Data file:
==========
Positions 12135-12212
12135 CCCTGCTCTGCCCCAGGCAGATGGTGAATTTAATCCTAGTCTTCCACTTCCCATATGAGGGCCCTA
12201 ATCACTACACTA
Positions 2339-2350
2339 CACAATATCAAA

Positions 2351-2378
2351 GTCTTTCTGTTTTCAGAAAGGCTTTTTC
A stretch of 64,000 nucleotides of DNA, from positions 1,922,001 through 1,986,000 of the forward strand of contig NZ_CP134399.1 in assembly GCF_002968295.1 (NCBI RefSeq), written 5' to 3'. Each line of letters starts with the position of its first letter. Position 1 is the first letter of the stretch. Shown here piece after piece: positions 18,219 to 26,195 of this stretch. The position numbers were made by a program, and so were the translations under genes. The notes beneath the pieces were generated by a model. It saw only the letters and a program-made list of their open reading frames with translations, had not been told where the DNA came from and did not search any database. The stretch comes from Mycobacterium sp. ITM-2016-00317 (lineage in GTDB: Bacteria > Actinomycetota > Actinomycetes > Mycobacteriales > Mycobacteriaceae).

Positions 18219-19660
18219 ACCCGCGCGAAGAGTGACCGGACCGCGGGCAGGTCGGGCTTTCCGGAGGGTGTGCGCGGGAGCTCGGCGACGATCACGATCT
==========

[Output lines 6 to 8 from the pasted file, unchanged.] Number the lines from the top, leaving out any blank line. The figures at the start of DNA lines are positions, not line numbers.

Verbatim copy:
Positions 2351-2378
2351 GTCTTTCTGTTTTCAGAAAGGCTTTTTC
A stretch of 64,000 nucleotides of DNA, from positions 1,922,001 through 1,986,000 of the forward strand of contig NZ_CP134399.1 in assembly GCF_002968295.1 (NCBI RefSeq), written 5' to 3'. Each line of letters starts with the position of its first letter. Position 1 is the first letter of the stretch. Shown here piece after piece: positions 18,219 to 26,195 of this stretch. The position numbers were made by a program, and so were the translations under genes. The notes beneath the pieces were generated by a model. It saw only the letters and a program-made list of their open reading frames with translations, had not been told where the DNA came from and did not search any database. The stretch comes from Mycobacterium sp. ITM-2016-00317 (lineage in GTDB: Bacteria > Actinomycetota > Actinomycetes > Mycobacteriales > Mycobacteriaceae).